Home for the Holidays

Well, Christmas has come and gone again. You’re probably already munching those Christmas dinner leftovers and looking for a cold beer to wash them down. If you’ve been reading our holiday beer series, you have a good idea of some awesome Belgian, German, Austrian or British brews. If you’re more interested in wholesome, home-brewed goodness, there are literally dozens of holiday beers available from breweries right here in the good ol’ U.S. of A. And, like holiday beers around the world, American brews have (almost) as much history as the holiday that inspired them.

Anchor Brewing Company of San Francisco is often credited with brewing one of the first Christmas beers in the U.S. The brewery, whose roots go back to 1871, introduced its iconic Christmas Ale in 1975. The highly hopped ale was conceived as a modified version of its already-popular Liberty Ale—but the recipe is subtly changed each year. (Indeed, it’s a fiercely guarded company secret.) So, while today’s Christmas Ale may share a name with its nearly 45-year-old predecessor, it certainly tastes much different. Still, if you’re looking for an authentic American holiday brew, you can’t go wrong with this dark, thick, malt-forward ale redolent with piney hop flavor.

Though many will argue that Anchor was the first American brewery to produce a Christmas beer, old advertisements seem to tell a different story. An ad for Dubuque Malting’s “Extra Pale” Xmas Brew graces page four of the Dubuque Daily Herald’s Dec. 24, 1895 issue. In 1915, an advertisement in an unknown publication extols the Peter Barmann Brewery of Kingston, New York for producing a beer called Salvator. The name means “savior” in Latin and is usually associated with Lent or other Christian fasts. Another brewery said to have brewed a holiday beer before Anchor was Miller Brewing Company out of Milwaukee. A few years after Prohibition ended, many states banned any reference to Christmas or Santa Claus on the labels of beer.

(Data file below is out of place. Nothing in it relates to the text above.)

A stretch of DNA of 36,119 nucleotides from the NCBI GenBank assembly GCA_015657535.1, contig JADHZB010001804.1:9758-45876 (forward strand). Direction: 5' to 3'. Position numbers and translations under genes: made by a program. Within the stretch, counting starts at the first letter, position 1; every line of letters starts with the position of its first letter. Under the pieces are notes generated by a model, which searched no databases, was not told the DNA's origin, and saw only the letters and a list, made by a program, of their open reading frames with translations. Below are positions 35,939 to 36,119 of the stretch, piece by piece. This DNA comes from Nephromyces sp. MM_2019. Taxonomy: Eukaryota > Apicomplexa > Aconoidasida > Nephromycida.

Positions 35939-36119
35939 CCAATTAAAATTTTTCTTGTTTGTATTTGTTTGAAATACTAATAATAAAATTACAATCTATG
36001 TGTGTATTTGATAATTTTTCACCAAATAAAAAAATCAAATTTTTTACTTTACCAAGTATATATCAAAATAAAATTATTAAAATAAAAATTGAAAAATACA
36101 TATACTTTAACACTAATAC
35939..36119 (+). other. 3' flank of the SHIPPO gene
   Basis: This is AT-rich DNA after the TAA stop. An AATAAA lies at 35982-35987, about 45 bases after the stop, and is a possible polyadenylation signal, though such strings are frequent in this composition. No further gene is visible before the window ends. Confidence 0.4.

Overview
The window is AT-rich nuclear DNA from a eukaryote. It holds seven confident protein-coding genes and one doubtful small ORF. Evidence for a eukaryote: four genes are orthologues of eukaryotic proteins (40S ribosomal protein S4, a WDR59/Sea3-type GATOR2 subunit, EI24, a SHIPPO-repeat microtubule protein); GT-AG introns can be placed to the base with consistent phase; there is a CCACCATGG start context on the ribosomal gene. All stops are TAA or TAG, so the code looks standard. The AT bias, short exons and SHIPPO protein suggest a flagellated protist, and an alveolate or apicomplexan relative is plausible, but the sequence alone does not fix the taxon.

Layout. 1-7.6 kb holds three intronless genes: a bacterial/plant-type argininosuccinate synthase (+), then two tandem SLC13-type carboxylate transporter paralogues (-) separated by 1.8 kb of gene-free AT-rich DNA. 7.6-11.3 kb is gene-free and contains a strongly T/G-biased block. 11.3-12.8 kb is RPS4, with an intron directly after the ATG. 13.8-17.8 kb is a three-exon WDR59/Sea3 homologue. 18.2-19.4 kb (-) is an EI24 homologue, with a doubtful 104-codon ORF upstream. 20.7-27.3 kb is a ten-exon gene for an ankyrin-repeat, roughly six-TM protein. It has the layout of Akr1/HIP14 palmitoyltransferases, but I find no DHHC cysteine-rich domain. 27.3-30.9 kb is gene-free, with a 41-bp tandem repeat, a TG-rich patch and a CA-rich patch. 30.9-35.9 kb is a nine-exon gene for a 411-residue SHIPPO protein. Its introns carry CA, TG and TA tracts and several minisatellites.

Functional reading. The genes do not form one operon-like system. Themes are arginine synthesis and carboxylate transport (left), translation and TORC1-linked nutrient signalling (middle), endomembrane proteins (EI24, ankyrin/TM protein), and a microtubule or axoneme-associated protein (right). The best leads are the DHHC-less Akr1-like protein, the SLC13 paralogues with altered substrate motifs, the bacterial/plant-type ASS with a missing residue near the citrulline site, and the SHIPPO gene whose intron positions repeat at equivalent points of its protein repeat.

While many holiday brews have a decidedly gentile slant, New York’s Shmaltz Brewing Company has created something for the Jewish holiday partiers to celebrate with. It’s Chanukah, Hanukkah: Pass the Beer! Jeremy Cowan launched Shmaltz in 1996 by with line of certified kosher beers dubbed He’Brew. Pass the Beer is a dark, sweet ale full of flavors: chocolate, vanilla and even a touch of coconut.

Anderson Valley Brewing Company was founded in Boonville, California in 1987. The brewery is known for being the first to revive and can the nearly extinct style of beer known as gose (go-zuh). Its winter warmer, dubbed Winter Solstice, is another widely applauded brew. Drinkers can expect to taste vanilla, caramel, toffee and nutty malts, with just a touch of hops.

America hasn’t always had a warm relationship with Christmas—it was actually illegal to celebrate the holiday in some settlements during the late 1600s—yet Americans have always enjoyed a healthy relationship with beer. And for that we can all be thankful. From my family to yours, have a very happy holiday season.